On the NBC hit show, This Is Us, Chrissy Metz plays the loveable Kate Pearson— the only daughter of Rebecca and Jack Pearson whose struggle with weight and size acceptance is not the focal point of her storyline, but something she learns to conquer by the end of the first season.
Chrissy Metz isn’t what people typically think of when the image of a Hollywood starlet comes to mind; instead, she looks like a real woman of a real size who is sensual, confident and has real emotions. Essentially, Metz’s portrayal of Kate puts to rest the stereotype of the “happy, fat person.”
After many This Is Us fans approached her about how realistic her portrayal of Kate is, saying, “I don’t know what you’ve been through to play her, but it was something,” Metz decided to tell her story in a book that is part memoir, part cultural commentary.
In This Is Me: Loving The Person You Are Today (HarperCollins Publishers), Metz writes about her life’s journey thus far in a collection of essays, some biographical and some instructional. Her book is reminiscent of Shonda Rhimes’ Year of Yes as it is both a recollection of experiences and inspiration that comes with facing life’s challenges with strength and perseverance. However, it is different in that Metz touches on the issues that so many women face, but rarely discuss. Her story includes the feelings of abandonment she felt when her father left his family and how his absence impacted her romantic relationships later on in life; engaging in a series of relationships where unconditional love was never a factor and attention always came with strings attached; and how, when she was just about to give up on ever finding success as an actress, the perfect role — Kate Pearson— came when she only had 81 cents in her bank account and was facing imminent financial ruin.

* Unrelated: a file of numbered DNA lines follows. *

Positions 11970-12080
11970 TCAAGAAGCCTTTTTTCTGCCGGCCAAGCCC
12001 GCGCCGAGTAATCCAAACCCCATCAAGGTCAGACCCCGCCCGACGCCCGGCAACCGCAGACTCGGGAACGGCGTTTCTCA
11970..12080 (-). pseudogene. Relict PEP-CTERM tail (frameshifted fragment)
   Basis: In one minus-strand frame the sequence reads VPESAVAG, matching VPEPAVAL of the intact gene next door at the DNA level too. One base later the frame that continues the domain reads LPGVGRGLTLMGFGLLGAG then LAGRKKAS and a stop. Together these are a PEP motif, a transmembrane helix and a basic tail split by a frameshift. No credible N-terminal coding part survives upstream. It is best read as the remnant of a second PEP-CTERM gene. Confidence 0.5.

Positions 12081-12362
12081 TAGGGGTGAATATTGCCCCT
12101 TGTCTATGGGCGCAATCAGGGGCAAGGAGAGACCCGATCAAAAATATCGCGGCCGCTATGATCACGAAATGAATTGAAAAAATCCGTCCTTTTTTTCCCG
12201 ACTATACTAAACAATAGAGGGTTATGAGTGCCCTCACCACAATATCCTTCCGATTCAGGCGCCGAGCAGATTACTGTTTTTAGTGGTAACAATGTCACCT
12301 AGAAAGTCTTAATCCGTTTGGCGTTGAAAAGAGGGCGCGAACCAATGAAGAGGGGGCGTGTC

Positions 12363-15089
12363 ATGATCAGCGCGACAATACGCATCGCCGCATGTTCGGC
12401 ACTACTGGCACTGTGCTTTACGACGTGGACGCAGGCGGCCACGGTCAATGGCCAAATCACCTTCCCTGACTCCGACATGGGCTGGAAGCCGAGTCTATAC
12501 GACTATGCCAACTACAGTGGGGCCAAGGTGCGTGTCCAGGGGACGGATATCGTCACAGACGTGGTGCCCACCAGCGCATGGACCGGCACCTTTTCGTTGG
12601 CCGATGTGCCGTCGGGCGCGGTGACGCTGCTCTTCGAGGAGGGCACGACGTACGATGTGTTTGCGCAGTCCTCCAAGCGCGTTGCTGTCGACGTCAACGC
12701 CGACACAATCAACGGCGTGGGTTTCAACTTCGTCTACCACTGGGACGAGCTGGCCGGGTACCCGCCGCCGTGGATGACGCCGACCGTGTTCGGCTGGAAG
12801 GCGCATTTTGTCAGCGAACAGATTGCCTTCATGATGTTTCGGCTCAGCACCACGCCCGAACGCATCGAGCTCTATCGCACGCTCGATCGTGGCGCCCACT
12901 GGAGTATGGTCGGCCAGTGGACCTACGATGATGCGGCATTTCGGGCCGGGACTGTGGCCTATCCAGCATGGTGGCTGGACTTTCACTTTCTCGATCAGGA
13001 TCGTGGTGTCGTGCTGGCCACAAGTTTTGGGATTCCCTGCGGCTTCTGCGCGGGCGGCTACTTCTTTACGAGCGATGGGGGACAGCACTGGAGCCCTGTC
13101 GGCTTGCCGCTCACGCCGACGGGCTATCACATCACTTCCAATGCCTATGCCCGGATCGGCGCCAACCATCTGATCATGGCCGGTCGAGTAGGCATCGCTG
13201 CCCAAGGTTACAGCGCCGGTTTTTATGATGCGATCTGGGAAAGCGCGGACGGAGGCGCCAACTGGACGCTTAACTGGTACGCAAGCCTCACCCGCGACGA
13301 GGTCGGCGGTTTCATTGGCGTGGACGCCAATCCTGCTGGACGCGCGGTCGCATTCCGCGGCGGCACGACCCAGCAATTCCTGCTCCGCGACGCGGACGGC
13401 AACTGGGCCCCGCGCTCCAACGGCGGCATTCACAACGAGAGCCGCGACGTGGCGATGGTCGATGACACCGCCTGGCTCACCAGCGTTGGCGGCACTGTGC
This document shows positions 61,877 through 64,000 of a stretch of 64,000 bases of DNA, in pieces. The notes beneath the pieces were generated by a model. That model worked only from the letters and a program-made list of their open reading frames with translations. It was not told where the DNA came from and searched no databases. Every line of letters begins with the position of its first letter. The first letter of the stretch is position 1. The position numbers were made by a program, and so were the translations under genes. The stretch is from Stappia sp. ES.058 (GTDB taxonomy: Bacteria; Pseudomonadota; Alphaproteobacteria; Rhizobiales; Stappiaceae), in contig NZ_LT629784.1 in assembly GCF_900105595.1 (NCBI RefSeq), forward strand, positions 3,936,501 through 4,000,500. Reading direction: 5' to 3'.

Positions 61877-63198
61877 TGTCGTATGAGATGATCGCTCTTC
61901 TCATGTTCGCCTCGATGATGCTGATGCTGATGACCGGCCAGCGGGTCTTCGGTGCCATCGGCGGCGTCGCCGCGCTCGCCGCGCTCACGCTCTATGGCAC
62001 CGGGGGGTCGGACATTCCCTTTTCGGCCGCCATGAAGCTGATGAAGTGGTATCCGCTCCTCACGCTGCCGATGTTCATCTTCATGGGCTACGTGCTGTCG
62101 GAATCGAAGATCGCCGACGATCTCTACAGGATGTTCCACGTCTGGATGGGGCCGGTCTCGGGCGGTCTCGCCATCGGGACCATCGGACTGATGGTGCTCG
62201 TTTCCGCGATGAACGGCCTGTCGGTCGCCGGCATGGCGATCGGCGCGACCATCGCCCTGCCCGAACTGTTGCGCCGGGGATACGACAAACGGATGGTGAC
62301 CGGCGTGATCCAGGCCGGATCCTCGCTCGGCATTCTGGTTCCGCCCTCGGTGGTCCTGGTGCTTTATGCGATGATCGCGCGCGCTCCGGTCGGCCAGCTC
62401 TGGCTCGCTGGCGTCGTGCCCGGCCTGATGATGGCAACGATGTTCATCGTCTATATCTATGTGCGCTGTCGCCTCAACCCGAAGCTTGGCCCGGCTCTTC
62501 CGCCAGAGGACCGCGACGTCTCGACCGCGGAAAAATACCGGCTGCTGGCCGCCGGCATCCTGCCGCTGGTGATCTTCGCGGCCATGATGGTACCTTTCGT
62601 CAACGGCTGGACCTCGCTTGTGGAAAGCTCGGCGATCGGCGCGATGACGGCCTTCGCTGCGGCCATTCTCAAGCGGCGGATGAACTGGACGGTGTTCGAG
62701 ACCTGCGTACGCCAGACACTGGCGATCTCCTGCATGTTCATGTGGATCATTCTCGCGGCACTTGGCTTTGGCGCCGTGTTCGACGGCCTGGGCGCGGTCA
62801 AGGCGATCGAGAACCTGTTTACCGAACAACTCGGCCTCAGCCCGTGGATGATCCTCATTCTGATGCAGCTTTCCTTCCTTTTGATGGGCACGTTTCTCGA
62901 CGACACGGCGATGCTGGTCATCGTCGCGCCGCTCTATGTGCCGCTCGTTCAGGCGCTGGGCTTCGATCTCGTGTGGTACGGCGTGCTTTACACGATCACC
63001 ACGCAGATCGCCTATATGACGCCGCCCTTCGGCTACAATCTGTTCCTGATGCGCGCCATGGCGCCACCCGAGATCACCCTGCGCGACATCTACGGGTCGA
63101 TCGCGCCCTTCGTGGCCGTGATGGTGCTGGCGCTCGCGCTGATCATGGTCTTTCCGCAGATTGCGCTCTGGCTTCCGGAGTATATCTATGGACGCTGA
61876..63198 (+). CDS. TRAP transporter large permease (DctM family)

This Is Me is more than a collection of memories. Metz puts herself, front and center like my friend, former American Idol contestant and Grammy Award-winning singer, Mandisa did in Idol Eyes: My New Perspective on Faith, Fat & Fame and airs all of her personal issues— straight, no chaser. Like Mandisa, Metz is vulnerable, self-aware and real. She uses her own story to connect with readers much in the way her character on television connects with viewers.
What I enjoyed most about this book is the universal message that anyone whoever has felt unattractive, unloved and uncertain about themselves can read it and know that what they are feeling isn’t something that no one else understands; a perfect read and wonderful role model for young women. Metz finds a way to give some very insightful analysis of pop culture, social norms and the cognitive dissonance that occurs when one is trying to reconcile unrealistic aspirations with a more realistic and holistic definition of beauty.
ABOUT THE AUTHOR
Chrissy Metz is an actress best known for her role in This Is Us. Her breakout performance in the show earned her two Golden Globe Award nominations and an Emmy nomination for Best Supporting Actress.